AT&T and Orange to create common specifications and APIs for NFV and SDN

© Flickr/cc-licence/modified/Bob Vonderau

© Flickr/cc-licence/modified/Bob Vonderau

  • AT&T and Orange to align their NFV and SDN strategies
  • Support for the creation of common CPE specifications for interoperability
  • Streamline the onboarding process for VNFs and make them “plug and play”
  • Develop standardised APIs for SDN architecture interoperability

AT&T and Orange may just have heralded the next big shift in NFV and SDN development – a move by telcos to take more of the specification and development work away from the earlier vendor-based intiatives.

The two telcos announced yesterday that they have signed an agreement to collaborate on open source and standardisation initiatives that they hope will accelerate the standardisation of software-defined networking (SDN) and network function virtualization (NFV) technologies. The companies say they will align their strategies on these transformational technologies to “help the industry and business customers move faster towards a more agile, flexible and on-demand networking future”.

Regular TelecomTV viewers will be fully aware of the increase in importance of these two technologies within the telco world and our ongoing video series has documented every step of the way since the formation of the ETSI NFV ISG. Whilst such moves have had telcos front and centre in the standardisation process – BT for one has played a crucial role, as have AT&T, Orange and Telefonica – it has been the IT hardware and software vendors that have dominated much of the early process. Whether the partnership between AT&T and Orange is the start of a bigger telco-centric collaboration effort remains to be seen, but the controversial development of open source MANO suggests that telco interests are not always aligned with vendor interests.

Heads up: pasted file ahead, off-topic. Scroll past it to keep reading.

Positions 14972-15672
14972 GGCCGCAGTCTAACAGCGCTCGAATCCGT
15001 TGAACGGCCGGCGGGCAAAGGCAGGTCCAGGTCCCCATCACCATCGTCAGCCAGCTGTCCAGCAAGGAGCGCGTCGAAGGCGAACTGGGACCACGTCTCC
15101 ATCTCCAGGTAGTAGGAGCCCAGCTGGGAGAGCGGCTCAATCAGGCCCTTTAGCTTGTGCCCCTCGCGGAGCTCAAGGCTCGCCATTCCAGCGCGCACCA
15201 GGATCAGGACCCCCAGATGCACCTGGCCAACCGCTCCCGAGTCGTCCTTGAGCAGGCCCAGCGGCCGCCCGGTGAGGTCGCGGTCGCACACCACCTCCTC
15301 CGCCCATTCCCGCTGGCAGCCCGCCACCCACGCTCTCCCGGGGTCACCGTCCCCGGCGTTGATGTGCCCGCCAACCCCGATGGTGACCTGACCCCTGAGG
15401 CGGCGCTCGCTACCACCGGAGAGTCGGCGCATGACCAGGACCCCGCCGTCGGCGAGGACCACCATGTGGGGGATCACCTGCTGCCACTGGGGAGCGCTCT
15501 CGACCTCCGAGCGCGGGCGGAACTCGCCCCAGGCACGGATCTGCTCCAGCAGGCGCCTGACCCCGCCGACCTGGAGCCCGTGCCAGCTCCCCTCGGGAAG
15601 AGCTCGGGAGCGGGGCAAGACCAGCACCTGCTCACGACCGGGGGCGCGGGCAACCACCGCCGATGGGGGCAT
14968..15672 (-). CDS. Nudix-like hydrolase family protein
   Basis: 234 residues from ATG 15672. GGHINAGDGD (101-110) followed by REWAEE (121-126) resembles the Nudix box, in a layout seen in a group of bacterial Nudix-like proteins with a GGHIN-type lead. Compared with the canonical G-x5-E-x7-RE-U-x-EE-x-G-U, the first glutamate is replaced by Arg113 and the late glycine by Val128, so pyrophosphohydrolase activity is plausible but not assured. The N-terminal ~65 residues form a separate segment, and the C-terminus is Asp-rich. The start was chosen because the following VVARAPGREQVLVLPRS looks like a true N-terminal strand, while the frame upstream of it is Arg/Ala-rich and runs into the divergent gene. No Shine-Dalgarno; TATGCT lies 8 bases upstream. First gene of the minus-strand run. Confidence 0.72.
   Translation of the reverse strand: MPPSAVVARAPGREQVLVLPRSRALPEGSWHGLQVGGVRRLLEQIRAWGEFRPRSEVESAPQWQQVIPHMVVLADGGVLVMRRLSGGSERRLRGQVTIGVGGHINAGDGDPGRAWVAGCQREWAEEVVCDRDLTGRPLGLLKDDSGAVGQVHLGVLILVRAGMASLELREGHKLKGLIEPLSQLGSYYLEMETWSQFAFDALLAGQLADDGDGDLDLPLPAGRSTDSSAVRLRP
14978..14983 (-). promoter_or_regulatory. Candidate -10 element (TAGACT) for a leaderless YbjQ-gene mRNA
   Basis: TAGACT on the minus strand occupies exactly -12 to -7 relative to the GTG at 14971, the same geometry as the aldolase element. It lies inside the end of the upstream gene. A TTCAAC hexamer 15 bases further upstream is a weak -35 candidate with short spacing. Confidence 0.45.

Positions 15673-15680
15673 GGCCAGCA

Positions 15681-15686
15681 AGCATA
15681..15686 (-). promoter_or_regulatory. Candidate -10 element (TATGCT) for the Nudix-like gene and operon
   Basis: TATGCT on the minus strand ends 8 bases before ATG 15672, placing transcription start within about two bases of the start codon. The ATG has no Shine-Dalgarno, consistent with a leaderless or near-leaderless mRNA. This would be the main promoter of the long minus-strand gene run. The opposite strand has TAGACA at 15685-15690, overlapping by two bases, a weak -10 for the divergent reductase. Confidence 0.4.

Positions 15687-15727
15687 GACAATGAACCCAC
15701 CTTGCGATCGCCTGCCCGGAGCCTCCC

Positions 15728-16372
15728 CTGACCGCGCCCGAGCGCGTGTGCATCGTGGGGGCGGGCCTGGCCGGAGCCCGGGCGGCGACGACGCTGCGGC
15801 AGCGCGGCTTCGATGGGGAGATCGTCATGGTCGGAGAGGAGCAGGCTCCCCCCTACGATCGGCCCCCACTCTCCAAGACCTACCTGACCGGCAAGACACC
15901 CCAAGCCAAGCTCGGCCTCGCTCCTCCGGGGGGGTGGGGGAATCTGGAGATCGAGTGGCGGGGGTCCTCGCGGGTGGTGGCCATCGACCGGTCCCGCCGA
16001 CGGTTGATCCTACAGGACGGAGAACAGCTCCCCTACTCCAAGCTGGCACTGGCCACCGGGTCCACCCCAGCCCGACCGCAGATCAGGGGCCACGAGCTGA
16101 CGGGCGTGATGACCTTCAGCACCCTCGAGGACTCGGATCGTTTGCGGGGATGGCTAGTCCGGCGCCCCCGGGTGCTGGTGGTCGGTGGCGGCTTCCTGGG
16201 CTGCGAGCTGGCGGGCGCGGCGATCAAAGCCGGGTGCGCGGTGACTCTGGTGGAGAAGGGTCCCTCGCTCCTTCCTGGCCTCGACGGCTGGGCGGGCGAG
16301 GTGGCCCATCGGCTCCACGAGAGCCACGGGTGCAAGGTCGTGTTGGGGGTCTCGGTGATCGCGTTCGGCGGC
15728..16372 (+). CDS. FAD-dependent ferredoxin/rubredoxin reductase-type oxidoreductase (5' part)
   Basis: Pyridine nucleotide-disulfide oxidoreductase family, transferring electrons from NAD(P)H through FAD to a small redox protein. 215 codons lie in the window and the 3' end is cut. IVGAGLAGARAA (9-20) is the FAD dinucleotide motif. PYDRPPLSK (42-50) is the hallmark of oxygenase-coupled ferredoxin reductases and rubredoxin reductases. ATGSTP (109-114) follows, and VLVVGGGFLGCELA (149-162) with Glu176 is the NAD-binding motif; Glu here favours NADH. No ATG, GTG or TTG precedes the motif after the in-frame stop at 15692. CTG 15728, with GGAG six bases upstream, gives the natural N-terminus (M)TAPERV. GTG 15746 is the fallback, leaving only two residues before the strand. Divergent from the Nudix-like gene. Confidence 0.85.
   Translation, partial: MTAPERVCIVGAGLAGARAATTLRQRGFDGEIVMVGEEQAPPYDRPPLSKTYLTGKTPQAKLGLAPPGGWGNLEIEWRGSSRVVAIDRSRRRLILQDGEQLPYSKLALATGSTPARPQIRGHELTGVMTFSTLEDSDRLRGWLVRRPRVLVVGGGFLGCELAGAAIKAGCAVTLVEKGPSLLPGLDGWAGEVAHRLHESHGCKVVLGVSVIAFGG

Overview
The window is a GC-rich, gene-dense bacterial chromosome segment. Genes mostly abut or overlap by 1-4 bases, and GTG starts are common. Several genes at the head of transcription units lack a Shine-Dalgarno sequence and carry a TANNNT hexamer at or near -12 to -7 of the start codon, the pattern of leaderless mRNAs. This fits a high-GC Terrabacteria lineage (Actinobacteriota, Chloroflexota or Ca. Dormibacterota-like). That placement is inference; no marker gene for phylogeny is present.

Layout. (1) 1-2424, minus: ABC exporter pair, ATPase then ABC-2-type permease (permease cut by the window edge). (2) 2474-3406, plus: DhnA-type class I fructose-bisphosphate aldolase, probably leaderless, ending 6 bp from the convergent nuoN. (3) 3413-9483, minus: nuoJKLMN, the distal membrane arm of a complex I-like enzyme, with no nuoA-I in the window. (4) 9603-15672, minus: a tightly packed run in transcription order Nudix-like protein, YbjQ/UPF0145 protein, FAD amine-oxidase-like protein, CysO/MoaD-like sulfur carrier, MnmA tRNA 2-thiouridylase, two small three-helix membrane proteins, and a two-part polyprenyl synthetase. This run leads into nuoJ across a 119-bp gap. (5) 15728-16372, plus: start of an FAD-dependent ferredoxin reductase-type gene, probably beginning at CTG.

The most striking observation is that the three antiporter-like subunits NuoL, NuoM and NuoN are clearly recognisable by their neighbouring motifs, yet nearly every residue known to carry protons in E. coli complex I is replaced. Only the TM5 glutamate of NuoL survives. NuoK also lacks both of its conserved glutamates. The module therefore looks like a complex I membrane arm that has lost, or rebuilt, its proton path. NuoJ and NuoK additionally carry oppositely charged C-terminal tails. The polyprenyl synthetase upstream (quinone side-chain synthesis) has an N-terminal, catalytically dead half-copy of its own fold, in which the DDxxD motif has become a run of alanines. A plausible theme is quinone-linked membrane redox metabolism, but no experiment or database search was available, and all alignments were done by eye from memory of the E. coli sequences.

What we do know is that AT&T and Orange will jointly identify “appropriate forums for industry standardisation discussions to drive standardisation efforts forward”. But surely these forums have already been identified and are already being engaged? What other forums are there to identify, and what can they bring that the current ecosystem lacks?

“Everyone benefits when network services and functions are designed around a common ecosystem that is delivered on open platforms,” said Didier Duriez, SVP Global Solutions, Orange Business Services. “Innovation can happen faster and more easily, and this model will also help improve reliability and security.”

The two telcos say they will concentrate on the following areas: 

  • Make customer premises equipment (CPE) and services truly universal by creating common specifications for premise-based devices, allowing them to work in different NSP environments and with different network function software providers.
  • Streamline the onboarding process for virtual network functions (VNFs) by introducing common guidelines and templates that will mature the VNF provider ecosystem and make VNFs more plug and play.
  • Develop standardised APIs that will enable SDN architectures from different NSPs to interoperate with each other, making deployment of virtualized network services and functions faster and easier.

Working on the plug and play aspect of CPE, services and VNFs is obviously crucial, and having that work standardised would be one less major headache for telcos. There’s the inaugural ETSI NFV Plugtest coming up in January next year at the 5TONIC Laboratory in Madrid, which promises to accelerate this aspect of NFV’s development. But the idea that we need to speed up standards work is somewhat ironic, given the historically pedestrian speed at which telcos innovate. Maybe we are standing at the threshold of an industry evolution after all…

“We’re committed to defining a framework that will accelerate the adoption of SDN,” added Roman Pacewicz, SVP Offer Management and Service Integration, AT&T Business Solutions. “Driving the industry toward a standardised approach will reduce the cost and complexity created by proprietary implementation of equipment in the network and on the customer premise.”

Both AT&T and Orange intend their collaboration to demonstrate industry leadership, rather than a move to create yet another industry interest group. However, they are encouraging other telcos, and vendors, to join them.

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